Succession Planning

What is Succession Planning?

Succession PlanningSuccession planning, is the process of selecting and grooming current employees to fill advanced positions within the same company.

Job seekers often come across companies that prefer succession planning over traditional hiring. They speak to a manager and are told, "We like to promote from within." Promoting from within is exactly what succession planning is – promoting employees that are already with the company instead of hiring new ones.

"Homegrown" is another succession planning term. Bottom-level employees are like seeds. They are planted in the company "soil" and monitored. Some employees don't grow at all, while others sprout from the earth and break through the ceiling. The fertile employees are plucked, prepared and planted in a more powerful position.

Succession planning process

Succession planning involves several steps. Each step needs to be met if the candidate is to succeed.

  • Identification: A company must first identify the likely seeds. Sales figures, appearance and attire, personality and leadership ability are all taken into account. An employee that can push a lot of product, maintain a professional dress code, get along with co-workers and take charge may be a candidate to move up the succession ladder.
  • Training: Once the candidate has been identified, he/she needs to be trained. The new position will present more responsibility and pressure. The employee must be able to handle it. A company should put the employee through a comprehensive training program that covers all areas of the new position, while still retaining the knowledge and experience accumulated in the previous one.
  • Supervision: After the employee has been trained and transitioned, a period of supervision needs to occur. Being qualified and trained isn't always enough to ensure success. Sometimes a prime recruit burns out or just can't perform. Experienced leaders need to observe and advise the employee. They know the hurdles and how to jump over them.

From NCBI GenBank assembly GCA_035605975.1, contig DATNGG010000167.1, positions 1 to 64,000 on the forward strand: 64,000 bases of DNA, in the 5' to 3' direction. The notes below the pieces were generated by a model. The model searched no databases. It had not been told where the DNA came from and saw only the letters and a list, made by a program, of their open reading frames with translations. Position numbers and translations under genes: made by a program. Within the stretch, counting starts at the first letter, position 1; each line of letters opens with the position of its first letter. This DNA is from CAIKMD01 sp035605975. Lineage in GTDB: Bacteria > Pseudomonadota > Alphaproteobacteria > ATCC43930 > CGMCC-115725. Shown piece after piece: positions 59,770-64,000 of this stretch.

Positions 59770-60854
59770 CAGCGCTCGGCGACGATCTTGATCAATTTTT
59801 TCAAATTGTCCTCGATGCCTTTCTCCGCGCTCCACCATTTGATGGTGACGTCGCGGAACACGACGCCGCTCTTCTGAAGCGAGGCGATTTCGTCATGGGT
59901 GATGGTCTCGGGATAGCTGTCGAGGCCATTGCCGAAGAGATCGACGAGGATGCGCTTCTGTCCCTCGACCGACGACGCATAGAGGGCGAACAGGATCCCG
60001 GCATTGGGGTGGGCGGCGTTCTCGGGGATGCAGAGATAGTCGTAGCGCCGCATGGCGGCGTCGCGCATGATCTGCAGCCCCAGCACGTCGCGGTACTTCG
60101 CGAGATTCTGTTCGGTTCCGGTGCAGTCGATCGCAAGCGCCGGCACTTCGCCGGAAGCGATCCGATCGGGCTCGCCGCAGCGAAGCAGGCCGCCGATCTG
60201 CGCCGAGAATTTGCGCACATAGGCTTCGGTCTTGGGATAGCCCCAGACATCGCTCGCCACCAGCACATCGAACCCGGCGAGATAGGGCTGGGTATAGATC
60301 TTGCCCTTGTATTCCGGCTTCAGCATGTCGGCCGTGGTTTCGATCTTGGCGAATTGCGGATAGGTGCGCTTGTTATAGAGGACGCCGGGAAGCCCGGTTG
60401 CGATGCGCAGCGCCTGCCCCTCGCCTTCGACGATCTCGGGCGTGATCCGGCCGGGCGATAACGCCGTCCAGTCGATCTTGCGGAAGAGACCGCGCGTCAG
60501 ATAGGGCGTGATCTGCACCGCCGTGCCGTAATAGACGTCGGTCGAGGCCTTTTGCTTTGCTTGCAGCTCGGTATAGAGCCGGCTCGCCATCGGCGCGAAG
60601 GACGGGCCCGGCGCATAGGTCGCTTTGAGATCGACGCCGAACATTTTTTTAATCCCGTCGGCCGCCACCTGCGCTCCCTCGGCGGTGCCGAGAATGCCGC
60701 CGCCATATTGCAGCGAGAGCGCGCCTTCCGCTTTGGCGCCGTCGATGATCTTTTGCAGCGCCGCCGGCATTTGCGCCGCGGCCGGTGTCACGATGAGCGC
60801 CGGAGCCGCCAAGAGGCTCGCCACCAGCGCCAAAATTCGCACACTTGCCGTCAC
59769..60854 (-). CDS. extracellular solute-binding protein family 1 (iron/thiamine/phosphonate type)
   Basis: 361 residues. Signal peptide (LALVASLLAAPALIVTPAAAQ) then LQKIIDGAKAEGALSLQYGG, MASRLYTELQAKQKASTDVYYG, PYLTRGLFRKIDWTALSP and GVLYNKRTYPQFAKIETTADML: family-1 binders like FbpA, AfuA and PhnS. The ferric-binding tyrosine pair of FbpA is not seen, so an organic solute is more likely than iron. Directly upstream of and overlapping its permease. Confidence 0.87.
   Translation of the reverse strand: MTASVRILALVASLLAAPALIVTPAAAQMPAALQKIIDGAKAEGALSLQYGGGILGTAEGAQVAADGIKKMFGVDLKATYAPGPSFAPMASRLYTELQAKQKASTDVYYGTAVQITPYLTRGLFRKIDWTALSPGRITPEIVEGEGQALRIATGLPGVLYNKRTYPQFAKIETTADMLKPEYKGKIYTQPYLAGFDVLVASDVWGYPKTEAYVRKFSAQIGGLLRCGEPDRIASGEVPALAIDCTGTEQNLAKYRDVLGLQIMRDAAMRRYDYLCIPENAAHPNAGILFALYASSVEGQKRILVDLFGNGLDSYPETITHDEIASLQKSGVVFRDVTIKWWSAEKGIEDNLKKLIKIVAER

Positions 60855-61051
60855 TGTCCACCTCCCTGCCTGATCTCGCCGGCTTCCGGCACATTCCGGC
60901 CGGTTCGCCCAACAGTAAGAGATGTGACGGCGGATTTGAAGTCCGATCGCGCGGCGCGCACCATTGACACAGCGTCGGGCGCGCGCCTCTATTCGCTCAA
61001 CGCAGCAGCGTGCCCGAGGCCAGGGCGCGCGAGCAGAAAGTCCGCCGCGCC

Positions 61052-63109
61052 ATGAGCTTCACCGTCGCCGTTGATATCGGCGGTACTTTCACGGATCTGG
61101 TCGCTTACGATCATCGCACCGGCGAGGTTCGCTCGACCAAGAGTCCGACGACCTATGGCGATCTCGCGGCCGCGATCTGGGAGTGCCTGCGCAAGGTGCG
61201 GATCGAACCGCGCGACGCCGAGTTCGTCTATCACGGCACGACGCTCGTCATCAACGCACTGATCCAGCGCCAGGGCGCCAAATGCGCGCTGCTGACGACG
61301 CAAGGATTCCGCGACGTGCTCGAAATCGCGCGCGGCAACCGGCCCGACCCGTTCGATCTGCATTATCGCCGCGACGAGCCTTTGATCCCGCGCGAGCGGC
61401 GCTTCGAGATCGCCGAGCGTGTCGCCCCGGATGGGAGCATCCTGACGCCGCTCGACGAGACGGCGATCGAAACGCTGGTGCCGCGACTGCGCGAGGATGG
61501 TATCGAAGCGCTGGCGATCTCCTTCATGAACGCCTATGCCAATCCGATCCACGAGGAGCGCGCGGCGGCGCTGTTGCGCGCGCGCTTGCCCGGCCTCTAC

Succession Planning Benefits

  • Time: Hiring external employees can be a long, laborious process. The company has to headhunt, interview and review all candidates before an offer can be made. Succession planning removes this step. The candidate already works for the company.
  • Cost: It's estimated to cost over $20,000 to replace the average employee. This expense can be waived by promoting from within.
  • Cohesion: Attitudes are everything in business. It's said that resumes win jobs, but attitudes lose them. Bringing a new person into a tight, family-like company can be tenuous. It's no different than introducing an animal into a different pack. Loyal employees are protective of their jobs. They want the best for the company and will do what it takes to retain cohesion. Succession planning is a great way to ensure that the newly appointed leader "fits in."
  • Retention: There is also a higher retention rate with home-grown leaders. They've been with the company for a long time and know what it takes to stay on the roster. Although new skills are required, the basic "feeling" for the business is already there.

Companies prosper or wither based on their staff. With succession planning, a business's crop of talent can extend for as far as the eye can see.

Related Links:  •  Mind Mapping Software

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